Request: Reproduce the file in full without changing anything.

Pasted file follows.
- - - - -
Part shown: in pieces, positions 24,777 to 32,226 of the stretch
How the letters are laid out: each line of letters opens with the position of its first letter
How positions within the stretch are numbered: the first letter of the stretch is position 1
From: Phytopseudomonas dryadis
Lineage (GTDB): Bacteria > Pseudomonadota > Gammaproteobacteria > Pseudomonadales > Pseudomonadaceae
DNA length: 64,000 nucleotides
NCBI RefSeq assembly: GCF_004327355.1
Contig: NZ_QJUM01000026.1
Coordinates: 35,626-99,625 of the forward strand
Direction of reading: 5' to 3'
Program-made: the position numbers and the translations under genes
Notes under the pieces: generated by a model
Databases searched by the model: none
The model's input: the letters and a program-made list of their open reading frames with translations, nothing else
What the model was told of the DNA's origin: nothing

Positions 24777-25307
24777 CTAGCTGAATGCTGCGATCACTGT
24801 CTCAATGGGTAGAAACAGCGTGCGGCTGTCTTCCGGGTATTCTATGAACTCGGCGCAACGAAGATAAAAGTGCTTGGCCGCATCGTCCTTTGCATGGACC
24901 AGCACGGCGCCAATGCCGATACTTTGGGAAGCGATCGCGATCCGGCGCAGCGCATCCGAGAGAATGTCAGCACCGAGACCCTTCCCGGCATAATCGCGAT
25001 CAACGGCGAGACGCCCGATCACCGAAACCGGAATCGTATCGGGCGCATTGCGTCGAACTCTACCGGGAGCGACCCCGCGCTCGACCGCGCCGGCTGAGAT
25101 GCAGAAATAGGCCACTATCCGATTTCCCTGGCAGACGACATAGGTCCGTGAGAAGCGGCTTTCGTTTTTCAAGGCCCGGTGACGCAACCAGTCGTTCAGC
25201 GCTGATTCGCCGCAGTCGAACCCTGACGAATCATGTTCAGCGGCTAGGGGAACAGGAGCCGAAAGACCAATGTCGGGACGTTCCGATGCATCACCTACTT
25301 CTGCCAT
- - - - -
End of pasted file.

Part shown: in pieces, positions 24,777 to 32,226 of the stretch
How the letters are laid out: each line of letters opens with the position of its first letter
How positions within the stretch are numbered: the first letter of the stretch is position 1
From: Phytopseudomonas dryadis
Lineage (GTDB): Bacteria > Pseudomonadota > Gammaproteobacteria > Pseudomonadales > Pseudomonadaceae
DNA length: 64,000 nucleotides
NCBI RefSeq assembly: GCF_004327355.1
Contig: NZ_QJUM01000026.1
Coordinates: 35,626-99,625 of the forward strand
Direction of reading: 5' to 3'
Program-made: the position numbers and the translations under genes
Notes under the pieces: generated by a model
Databases searched by the model: none
The model's input: the letters and a program-made list of their open reading frames with translations, nothing else
What the model was told of the DNA's origin: nothing

Positions 24777-25307
24777 CTAGCTGAATGCTGCGATCACTGT
24801 CTCAATGGGTAGAAACAGCGTGCGGCTGTCTTCCGGGTATTCTATGAACTCGGCGCAACGAAGATAAAAGTGCTTGGCCGCATCGTCCTTTGCATGGACC
24901 AGCACGGCGCCAATGCCGATACTTTGGGAAGCGATCGCGATCCGGCGCAGCGCATCCGAGAGAATGTCAGCACCGAGACCCTTCCCGGCATAATCGCGAT
25001 CAACGGCGAGACGCCCGATCACCGAAACCGGAATCGTATCGGGCGCATTGCGTCGAACTCTACCGGGAGCGACCCCGCGCTCGACCGCGCCGGCTGAGAT
25101 GCAGAAATAGGCCACTATCCGATTTCCCTGGCAGACGACATAGGTCCGTGAGAAGCGGCTTTCGTTTTTCAAGGCCCGGTGACGCAACCAGTCGTTCAGC
25201 GCTGATTCGCCGCAGTCGAACCCTGACGAATCATGTTCAGCGGCTAGGGGAACAGGAGCCGAAAGACCAATGTCGGGACGTTCCGATGCATCACCTACTT
25301 CTGCCAT